Early intervention in bipolar disorders : clinical, biochemical and neuroimaging imperatives

Berk, Michael, Malhi, Gin S., Hallam, Karen, Gama, Clarissa S., Dodd, Seetal, Andreazza, Ana Cristina, Frey, Benício N. and Kapczinski, Flavio 2009, Early intervention in bipolar disorders : clinical, biochemical and neuroimaging imperatives, Journal of affective disorders, vol. 114, pp. 1-13.

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Title Early intervention in bipolar disorders : clinical, biochemical and neuroimaging imperatives
Author(s) Berk, Michael
Malhi, Gin S.
Hallam, Karen
Gama, Clarissa S.
Dodd, Seetal
Andreazza, Ana Cristina
Frey, Benício N.
Kapczinski, Flavio
Journal name Journal of affective disorders
Volume number 114
Start page 1
End page 13
Publisher Elsevier BV
Place of publication Amsterdam, The Netherlands
Publication date 2009-04
ISSN 0165-0327
1573-2517
Keyword(s) diagnosis
early intervention
bipolar disorders
mania
depression
neuroprotection
Summary In the absence of clear targets for primary prevention of many psychiatric illnesses, secondary prevention becomes the most feasible therapeutic target, and is best encompassed by the concept of early intervention. This construct encompasses the goals of minimising diagnostic delay and the prompt initiation of clinically appropriate therapy. This paper develops the rationale for early intervention in bipolar disorder. Three interrelated themes are discussed; the clinical data supporting the value of prompt diagnosis and treatment in bipolar disorder, the putative biochemical mechanisms underlying the pathophysiological processes, and the parallel concept of neuroprotection, and the developing neuroimaging data that supports early intervention. Early initiation of appropriate therapy may potentially facilitate improved clinical outcomes, and further might allow the secondary prevention of the sequelae of untreated illness, which include the deleterious impact on family relationships, psychosexual and vocational development, identity and self-concept and self-stigma.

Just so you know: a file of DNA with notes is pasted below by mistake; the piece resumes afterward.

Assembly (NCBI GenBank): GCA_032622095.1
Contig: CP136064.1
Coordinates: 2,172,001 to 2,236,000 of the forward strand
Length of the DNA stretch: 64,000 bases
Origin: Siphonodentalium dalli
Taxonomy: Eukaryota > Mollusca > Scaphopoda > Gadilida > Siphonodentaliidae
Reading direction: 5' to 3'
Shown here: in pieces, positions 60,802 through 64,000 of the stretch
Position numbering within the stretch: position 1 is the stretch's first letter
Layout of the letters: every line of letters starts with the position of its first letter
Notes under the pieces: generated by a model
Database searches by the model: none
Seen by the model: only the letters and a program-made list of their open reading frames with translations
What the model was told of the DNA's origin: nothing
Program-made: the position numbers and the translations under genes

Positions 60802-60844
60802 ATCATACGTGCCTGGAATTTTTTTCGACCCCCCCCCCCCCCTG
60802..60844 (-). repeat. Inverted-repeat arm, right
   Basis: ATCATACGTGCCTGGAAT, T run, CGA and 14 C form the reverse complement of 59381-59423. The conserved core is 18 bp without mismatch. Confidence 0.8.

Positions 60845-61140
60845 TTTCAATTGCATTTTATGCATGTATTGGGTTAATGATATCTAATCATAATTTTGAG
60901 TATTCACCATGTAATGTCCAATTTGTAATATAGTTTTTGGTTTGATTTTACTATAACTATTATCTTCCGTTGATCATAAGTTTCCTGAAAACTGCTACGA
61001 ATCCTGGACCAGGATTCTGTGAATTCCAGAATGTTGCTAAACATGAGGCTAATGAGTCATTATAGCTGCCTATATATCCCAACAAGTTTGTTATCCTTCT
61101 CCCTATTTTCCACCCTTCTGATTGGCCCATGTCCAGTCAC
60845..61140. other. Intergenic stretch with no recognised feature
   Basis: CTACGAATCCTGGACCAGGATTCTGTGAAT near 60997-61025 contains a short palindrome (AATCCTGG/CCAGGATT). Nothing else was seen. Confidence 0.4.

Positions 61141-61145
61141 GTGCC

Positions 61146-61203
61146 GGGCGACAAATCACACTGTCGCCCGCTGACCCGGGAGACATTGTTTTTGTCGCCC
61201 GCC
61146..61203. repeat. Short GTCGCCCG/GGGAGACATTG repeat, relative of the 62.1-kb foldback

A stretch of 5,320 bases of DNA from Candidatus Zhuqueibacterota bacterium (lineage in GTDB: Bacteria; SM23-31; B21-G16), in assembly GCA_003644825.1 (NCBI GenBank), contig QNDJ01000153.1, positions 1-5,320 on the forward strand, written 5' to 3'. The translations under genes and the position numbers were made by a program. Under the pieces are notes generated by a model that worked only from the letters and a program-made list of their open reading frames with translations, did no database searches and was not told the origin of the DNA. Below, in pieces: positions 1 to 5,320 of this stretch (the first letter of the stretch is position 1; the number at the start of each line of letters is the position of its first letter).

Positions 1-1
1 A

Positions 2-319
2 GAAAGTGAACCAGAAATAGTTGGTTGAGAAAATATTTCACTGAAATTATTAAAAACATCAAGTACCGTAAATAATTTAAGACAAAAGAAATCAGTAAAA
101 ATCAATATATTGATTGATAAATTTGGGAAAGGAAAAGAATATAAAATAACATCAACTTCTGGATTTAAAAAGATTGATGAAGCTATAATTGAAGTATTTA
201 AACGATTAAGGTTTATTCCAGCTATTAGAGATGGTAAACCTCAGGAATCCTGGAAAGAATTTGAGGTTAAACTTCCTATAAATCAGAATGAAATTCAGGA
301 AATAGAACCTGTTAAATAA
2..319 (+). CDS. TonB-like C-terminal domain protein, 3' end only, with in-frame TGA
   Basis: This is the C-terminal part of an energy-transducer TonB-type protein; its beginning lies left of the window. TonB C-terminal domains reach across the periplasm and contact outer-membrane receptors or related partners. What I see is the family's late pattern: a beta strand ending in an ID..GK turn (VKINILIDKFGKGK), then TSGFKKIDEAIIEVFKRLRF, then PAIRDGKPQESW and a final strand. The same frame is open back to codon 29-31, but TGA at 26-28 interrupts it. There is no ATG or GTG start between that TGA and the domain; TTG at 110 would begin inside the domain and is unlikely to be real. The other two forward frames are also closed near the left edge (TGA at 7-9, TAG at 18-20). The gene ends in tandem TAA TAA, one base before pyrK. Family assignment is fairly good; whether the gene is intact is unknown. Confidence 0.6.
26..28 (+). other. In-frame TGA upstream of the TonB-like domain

Language eng
Field of Research 111714 Mental Health
Socio Economic Objective 920410 Mental Health
HERDC Research category C1.1 Refereed article in a scholarly journal
Copyright notice ©2009, Elsevier B.V.
Persistent URL http://hdl.handle.net/10536/DRO/DU:30035555

Document type: Journal Article
Collection: School of Medicine
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